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Know Your Madisonian: Warner Park center manager misses the young people
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Know Your Madisonian: Warner Park center manager misses the young people

From the Know Your Madisonian 2020: a collection of profiles from our weekly series series
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Terrence Thompson

Terrence Thompson, facility manager for the Warner Park Community Recreation Center, has been working on a phased reopening plan.

A big motivation for Terrence Thompson, facility manager for the Warner Park Community Recreation Center, is connecting with young people and giving them a fun, welcoming place to go when they’re not in school.

He’s been in his position for 2½ years, and is proud of the Teen Nights he developed to give teenagers a place to hang out and enjoy a mix of programming and unstructured time. Thompson also brought the center a series of casual 3-on-3 basketball tournaments that draw between 45 and 60 players.

But for the past three months, with students not in school and unable to come to the center, Thompson’s been at a loss.

Beginning in late March, with the center getting used as a temporary shelter for homeless men during the COVID-19 pandemic, Thompson has been partially reassigned.

He said he and his staff have been providing support to the shelter and to the City of Madison Parks Division in areas such as maintenance, payroll and golf courses.

Thompson said they’ve been communicating with the public about events, reservations, cancellations and rescheduling. They’ve also been active in community stakeholder groups, planning programming for when the center is safely able to reopen.

He said 50% of his workdays are spent at the Goodman Maintenance Facility, off Olin Avenue, behind the Goodman Pool. The other half is spent working from home.

Thompson, 39, grew up in Rock Hill, South Carolina, where he often hung out in the local community center. He studied recreation management at Appalachian State University in Boone, North Carolina, and, when the Great Recession hit in 2008, he was laid off from his job as sports director for a YMCA in Charlotte, North Carolina.

He wanted to continue working with the YMCA, so he did a nationwide search and landed a job in Madison as assistant sports director at the West YMCA. He moved here in April 2009.

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When he took the Warner Park job, he bought a home a mile from the center, where he lives with his wife and two sons, 4 and 6.

Does living in the neighborhood influence how you run the center?

I believe it’s a different level of leadership when you can actually live within the community that you serve. And so we had planned on moving here, understanding the opportunity that the recreation center provided. … I’m able to see a lot of the kids that we serve and provide a lot of support outside the realm of the center as well.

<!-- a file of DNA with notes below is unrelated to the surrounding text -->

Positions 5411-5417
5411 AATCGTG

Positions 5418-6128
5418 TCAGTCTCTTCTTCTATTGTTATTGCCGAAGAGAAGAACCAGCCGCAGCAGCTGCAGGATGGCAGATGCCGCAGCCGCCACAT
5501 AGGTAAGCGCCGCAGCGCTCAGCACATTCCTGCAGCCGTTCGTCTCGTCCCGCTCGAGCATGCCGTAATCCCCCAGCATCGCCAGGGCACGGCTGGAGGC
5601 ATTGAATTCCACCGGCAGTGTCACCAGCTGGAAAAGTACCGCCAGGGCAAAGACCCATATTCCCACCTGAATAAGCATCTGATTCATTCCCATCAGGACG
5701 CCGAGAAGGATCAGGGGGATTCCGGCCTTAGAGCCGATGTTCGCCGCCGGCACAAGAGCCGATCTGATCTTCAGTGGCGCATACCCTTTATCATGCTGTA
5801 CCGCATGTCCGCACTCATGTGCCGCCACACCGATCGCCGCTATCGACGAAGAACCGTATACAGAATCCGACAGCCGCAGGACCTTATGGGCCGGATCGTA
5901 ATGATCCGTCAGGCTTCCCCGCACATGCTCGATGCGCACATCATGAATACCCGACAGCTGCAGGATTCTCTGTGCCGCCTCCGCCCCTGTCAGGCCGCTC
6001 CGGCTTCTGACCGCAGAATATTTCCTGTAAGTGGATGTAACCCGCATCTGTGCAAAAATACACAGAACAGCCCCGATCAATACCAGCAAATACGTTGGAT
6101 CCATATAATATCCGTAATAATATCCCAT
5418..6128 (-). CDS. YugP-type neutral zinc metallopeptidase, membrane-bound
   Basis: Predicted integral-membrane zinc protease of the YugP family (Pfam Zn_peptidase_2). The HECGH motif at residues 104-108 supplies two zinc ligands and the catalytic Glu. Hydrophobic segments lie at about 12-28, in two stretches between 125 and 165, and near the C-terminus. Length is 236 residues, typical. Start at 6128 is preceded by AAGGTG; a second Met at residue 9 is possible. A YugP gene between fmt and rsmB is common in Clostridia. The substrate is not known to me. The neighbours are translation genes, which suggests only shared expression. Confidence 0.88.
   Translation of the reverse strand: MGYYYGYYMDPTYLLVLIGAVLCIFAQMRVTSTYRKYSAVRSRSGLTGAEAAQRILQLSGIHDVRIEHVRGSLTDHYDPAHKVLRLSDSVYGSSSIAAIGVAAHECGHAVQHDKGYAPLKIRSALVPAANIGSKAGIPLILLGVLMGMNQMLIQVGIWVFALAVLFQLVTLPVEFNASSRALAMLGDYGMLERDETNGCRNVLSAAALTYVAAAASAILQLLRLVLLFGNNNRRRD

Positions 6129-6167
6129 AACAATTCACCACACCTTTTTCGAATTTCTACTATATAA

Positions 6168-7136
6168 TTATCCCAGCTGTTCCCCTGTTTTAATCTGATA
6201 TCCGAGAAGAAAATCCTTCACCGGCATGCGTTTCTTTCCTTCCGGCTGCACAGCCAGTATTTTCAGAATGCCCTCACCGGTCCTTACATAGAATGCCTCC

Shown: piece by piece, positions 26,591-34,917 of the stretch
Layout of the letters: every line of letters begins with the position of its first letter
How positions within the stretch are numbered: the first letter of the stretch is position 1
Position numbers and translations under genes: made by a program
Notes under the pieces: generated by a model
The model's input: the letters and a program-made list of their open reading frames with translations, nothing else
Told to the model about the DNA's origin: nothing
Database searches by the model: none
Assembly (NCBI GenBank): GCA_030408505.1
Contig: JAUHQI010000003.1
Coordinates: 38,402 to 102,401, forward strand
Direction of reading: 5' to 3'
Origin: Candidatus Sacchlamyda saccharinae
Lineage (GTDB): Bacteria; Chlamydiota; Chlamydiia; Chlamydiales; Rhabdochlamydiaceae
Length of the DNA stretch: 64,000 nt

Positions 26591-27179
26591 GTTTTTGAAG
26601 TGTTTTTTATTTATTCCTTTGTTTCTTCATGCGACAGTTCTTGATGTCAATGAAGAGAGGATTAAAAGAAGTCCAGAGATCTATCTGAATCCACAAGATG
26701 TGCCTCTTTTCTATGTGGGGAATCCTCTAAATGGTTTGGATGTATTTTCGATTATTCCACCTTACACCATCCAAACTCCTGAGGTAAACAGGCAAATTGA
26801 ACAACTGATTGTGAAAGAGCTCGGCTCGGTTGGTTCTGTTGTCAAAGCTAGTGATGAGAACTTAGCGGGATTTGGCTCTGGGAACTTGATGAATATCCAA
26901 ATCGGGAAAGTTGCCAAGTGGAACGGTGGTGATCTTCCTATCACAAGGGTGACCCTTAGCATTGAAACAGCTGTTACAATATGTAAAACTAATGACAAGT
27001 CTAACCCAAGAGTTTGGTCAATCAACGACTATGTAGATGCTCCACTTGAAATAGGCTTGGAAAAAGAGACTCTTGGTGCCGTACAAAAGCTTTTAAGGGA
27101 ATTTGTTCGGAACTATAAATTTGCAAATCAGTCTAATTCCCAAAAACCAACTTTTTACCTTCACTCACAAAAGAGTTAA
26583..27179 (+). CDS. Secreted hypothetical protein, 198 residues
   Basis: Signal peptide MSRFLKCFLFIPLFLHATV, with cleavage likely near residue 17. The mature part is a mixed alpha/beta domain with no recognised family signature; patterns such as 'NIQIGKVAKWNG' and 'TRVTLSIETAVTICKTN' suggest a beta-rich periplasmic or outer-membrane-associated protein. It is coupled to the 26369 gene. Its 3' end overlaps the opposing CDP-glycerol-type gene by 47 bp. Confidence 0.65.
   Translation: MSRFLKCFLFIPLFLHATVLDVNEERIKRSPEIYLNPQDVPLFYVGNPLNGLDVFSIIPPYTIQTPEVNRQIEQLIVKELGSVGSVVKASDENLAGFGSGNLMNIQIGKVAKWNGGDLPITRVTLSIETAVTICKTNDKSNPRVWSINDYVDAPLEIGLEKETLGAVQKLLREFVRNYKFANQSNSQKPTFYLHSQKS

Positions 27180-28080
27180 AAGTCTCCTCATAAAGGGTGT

Can you keep your connections with the kids, teens and other regular users of the center during this shutdown?

I’ve maintained some communications with a small amount of kids. I’m not sure what they’re up to. Because people have been maintaining their social distance, I’m just not sure what they’re doing as far as activities now that they’re not in school. But there are a few that I see along the way pretty regularly, out in the community, and maintain some contacts with.

With social distancing, extra sanitation, capacity limits and other adjustments, what does the reopening of the center look like and when do you think it will happen?

We don’t, at this point, have an anticipated date. The last guidance was a thought of maybe being able to reoccupy by August, but we’re not sure at this point based on the needs of the homeless community and the need to occupy the center. But I’ve been working on a phased reopening plan. So again, a lot of this stuff will be determined by the limits set by Public Health Madison & Dane County as far as gathering. We can anticipate there being some capacity limits, things of that nature that we have to impose to make sure that everybody’s safe as we reopen and try to maintain the safety of all the members, guests and the staff.

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Talk about the popular programming you’ve developed, like the Teen Night and 3-on-3 basketball tournaments.

The teen idea pretty much is our calling out to teens saying, “Hey, this is your center for the night. This is a teen hangout spot, this is your place.” … They just want to hang out with their friends, plug in their phones, make Snapchat or TikTok videos, to have a safe place where they can do that or if they want to, get involved in some organized programming. We’ve brought in people to teach them financial literacy. We’ve brought in people to speak about opportunities in (the) trades and things of that nature. So, they have an opportunity to kind of pick and choose what they want to do, and they responded very well to it. … Then we also have the basketball tournament. A lot of the kids like to play ball, like they like to hoop. And so we organized this 3-on-3 basketball tournament series. It’s very unique in the sense that they don’t have to register for a program and it’s different every week, so they’re not obligated to have to attend or be in a league.

Lastly, with the center shut down, what’s the one thing you miss most?

The kids, man. We’ve really jumped into a space where we’ve maximized our reach on the North Side. The one missing piece was the youth. We do an excellent job of adult senior programming with very good attendance and participation, but we were really lacking in that youth space. We really jumped in and worked hard for a year and a half. And, then the COVID-19 pandemic hit us.

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